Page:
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A Lifetime of Stories: The Rocky Mountain Bighorn Sheep

Many years and countless hours in the saddle over hundreds of mountains are just part of what's required of the sheep hunter. This legendary story comes from Jack O'Connor in 1973.

 A Lifetime of Stories: The Rocky Mountain Bighorn Sheep

It is hard work and dedication to the stalk that ends with this hunter’s unusually fine shot. The bighorn, because he is hunted more, is smarter than northern sheep.

One afternoon in the late fall many years ago, another sheep hunter and I, along with our outfitter, a guide, our cook, and our horse wrangler, were pushing our little pack outfit down a snowy trail along the side of a big canyon in the Canadian Rockies. That day we had fought our way through deep windblown drifts over the last high pass that separated us from lower country, from a good trail, and eventually the railroad. All of us had been walking and leading our horses since morning, fighting cold and snow and fatigue. We were all desperately weary and light headed from hunger.

But we were over the hump now, through the drifts. Below us we could see the heavy dark spruce of a river valley, the winding silver of a still unfrozen stream, and grassy yellow meadows where our famished horses could get to grass without pawing for it.

Then faintly and from a distance I thought I could hear the click of billiard balls. A curious illusion! I dismissed it. Then again I heard the crack of ivory against ivory. . .and again. . .The noise seemed to come from above us and to the right.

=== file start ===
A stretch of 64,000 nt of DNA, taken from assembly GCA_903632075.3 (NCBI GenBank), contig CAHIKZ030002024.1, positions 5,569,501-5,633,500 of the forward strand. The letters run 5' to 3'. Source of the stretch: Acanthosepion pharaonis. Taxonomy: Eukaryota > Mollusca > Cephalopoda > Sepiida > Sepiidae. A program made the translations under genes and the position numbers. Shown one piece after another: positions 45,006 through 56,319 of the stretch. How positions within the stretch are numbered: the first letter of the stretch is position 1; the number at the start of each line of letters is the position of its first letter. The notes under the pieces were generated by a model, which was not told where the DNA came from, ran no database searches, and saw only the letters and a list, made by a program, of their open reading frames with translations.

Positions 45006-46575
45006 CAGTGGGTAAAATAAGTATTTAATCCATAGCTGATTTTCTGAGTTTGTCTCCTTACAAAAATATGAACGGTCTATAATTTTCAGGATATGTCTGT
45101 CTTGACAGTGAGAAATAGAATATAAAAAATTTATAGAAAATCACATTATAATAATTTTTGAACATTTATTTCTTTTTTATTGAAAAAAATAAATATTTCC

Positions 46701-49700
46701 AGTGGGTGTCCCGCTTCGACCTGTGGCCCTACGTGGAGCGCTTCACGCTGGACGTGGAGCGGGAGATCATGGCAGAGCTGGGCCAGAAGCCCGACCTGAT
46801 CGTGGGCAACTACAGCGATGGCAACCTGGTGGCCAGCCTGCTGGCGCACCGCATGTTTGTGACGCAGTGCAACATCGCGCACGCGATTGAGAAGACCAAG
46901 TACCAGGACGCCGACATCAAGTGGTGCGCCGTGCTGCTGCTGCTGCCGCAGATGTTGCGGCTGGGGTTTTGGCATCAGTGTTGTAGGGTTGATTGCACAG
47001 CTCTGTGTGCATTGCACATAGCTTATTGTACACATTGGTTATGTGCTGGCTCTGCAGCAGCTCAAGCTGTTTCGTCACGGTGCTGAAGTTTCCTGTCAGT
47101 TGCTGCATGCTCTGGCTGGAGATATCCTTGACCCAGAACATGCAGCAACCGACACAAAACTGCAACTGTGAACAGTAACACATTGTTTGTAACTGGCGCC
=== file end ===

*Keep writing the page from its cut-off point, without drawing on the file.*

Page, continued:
Finally I turned to our cook, who was just behind me and who had once been a great sheep guide before arthritis and a hernia had slowed him up. "Have you heard anything funny?" I asked. "Something sort of like rocks striking." "I thought I did," he said, "and I was just going to ask you. It's bighorn rams fighting around here somewhere."

From the November 1973 issue of Petersen's HUNTING.

We stopped the outfit then to rest and to look around. While our weary horses sagged under their packs, heads down, and one even lay down to rest in the snow, old Charlie, the cook, and I climbed up on a little point beside the trail. It took the veteran sheep hunter but a moment to find them in his worn old Zeiss 10X binocular, a glass which had been given him by a German baron the day he led that foreign nobleman, a famous international big-game hunter of the World War I days, to a great old monarch with broomed and battered horns. "There they are, the sons of guns!" he told me, "right up under that black cliff in the snow. A couple are fighting. They just came together. Hear them?"


And again I heard that billiard-ball sound. I got them in my own glass. Two great brown rams were settling their differences. A half-dozen more stood around watching like school kids witnessing a recess brawl. Scattered over the hillslope picking daintily at small brush and plants that poked above the snow were about twenty ewes, lambs, and yearlings. They didn't even deign to watch the battle.

The two rams would walk stiffly away from each other, then they would whirl quickly and hurl themselves up and at each other with such fierce energy that the impact would throw them backward. After a few passes these two grew tired, turned their backs and walked away. Another pair took up the war. One ram walked over to a ewe, butted her roughly with his massive horns, smelled her, then walked away with stiff-legged disgust.

When the mating restlessness comes upon them in the fall, the battle of the mighty bighorn begins. Their settling of differences ends in a clash heard for miles.